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Urban Coyotes

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It’s easy to understand why homeowners are often startled by coyote sounds in the middle of the night because the pests emit powerful howls and strange yips. These noises are used to communicate various commands, thoughts, and emotions to other pack members. Females make huffing and snarling sounds to quietly call for pups, while yelps are used to compliment or denounce each other. Barking often indicates a threat and can be followed by squealing.

Coyote Sounds in the City

The most distinct sounds made by coyotes are their spine-chilling howls, often performed in unison along with others in the pack. This racket is especially prevalent in the beginning of the year when the animals are searching for mates. Howling also peaks in the fall, when mothers are constantly rounding up their curious offspring.

If coyote sounds are loud and occur frequently, a pack is probably living nearby. If this is the case, keep a close eye on cats and dogs, as small pets are favorable prey. The vicious pests will also invade lawns containing open pet food dishes, compost piles, and vegetable gardens. When needed, their keen intelligence is put to use by climbing over, chewing through, and digging underneath fencing.

Signs of Coyotes in Cities

Since coyotes are usually elusive, the presence of their droppings is often the first evidence that an infestation is nearby. As they grow accustomed to an area, the pests can become emboldened and increasingly bothersome to humans and pets. This makes early identification an important part of controlling populations. Knowing what coyote droppings look like can prevent in-person clashes later on by giving residents time to prepare.

Coyote Droppings

Coyote droppings, also called scat, can vary in size and composition. Generally, their feces are several inches long, the diameter of a cigar, and tapered at the end. As coyotes eat small animals, birds, and insects, excrement will contain bits of bone, feathers, fur, and insect exoskeletons. Scat color typically ranges from dark black to gray, depending on the pest’s diet. Poop produced on a meat diet is runny and black, while a fruit diet leads to crumbly stool. Furthermore, coyote droppings turn light gray color when bleached by the sun.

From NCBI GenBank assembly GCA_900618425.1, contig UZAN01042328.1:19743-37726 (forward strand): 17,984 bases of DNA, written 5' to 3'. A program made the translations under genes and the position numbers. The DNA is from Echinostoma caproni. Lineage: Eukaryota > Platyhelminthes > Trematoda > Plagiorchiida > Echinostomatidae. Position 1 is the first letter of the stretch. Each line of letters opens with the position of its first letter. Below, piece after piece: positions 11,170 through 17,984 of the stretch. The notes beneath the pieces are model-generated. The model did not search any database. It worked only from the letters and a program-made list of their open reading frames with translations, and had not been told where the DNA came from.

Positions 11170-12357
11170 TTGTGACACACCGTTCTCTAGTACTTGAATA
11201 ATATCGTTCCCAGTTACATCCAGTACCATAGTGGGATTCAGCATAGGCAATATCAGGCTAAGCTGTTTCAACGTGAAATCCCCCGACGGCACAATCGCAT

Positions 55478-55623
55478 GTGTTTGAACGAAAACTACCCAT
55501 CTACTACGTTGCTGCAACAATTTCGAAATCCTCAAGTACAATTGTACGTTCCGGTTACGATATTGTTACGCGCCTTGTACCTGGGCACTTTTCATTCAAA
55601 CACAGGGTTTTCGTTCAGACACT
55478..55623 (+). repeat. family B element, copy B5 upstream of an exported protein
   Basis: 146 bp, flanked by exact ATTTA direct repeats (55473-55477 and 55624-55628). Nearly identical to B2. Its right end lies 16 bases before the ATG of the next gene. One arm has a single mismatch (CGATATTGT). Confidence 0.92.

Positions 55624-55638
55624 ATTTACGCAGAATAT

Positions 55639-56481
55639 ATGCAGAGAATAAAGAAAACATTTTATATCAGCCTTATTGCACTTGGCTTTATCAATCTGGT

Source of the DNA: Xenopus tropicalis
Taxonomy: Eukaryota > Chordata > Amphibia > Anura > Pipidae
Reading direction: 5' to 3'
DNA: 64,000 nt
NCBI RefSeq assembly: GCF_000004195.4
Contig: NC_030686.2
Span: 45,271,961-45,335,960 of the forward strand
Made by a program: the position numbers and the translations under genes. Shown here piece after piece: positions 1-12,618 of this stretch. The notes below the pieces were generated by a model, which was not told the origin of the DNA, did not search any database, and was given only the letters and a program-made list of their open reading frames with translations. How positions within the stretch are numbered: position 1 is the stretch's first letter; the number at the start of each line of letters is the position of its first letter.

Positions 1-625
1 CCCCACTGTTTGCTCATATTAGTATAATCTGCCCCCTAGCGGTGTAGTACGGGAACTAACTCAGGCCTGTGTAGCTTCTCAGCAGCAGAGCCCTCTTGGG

Urban Coyote Diets

Coyotes are omnivores and adapt their diet to their environment. In urban areas, these animals often hunt from sundown to sunrise. This may lead residents to wonder if coyotes are nocturnal. In their natural habitats, away from noise and people, coyotes are often active during the day. Near homes and yards, a coyote will hunt in daylight only when food is hard to find.

When coyotes are active at night, they enter yards with exposed trash, pet food, or fallen fruit. Rodents also attract the animals. In addition, coyotes view some pets and livestock, like caged rabbits and chickens, as prey.

Are Coyotes Nocturnal?

To avoid people, coyotes often retreat from towns once they finish hunting. However, it is not uncommon for packs to live in urban areas with plenty of food sources. Among buildings, dense brush, and culverts, a coyote has many places to hide

Although it may seem like coyotes are nocturnal, this behavior results from human activity. Regardless of the time of day, residents should keep pets outside under careful watch and secure livestock in sturdy pens. For exclusion or removal support when coyotes are active, call the team at Trutech.

Urban Coyote Problems

The behavior pattern of coyotes that live in areas populated by people is remarkably consistent. If their presence is not challenged, they eventually begin coming out in the daytime, attacking leashed pets, stalking children’s play areas, and engaging with adults. Clearly, this is not acceptable and points to the importance of coyote droppings identification. By getting an early warning, residents can take appropriate steps to limit and control coyote populations. The wildlife professionals at Trutech have the necessary experience to put fears at ease and keep coyotes in their place. 

What Cities Are Coyotes In?

Coyotes are found throughout the United States and thrive in cities like RichmondDallasFort WorthSan Antonio, ChicagoRaleigh-Durham-Chapel Hill, and Minnesota.

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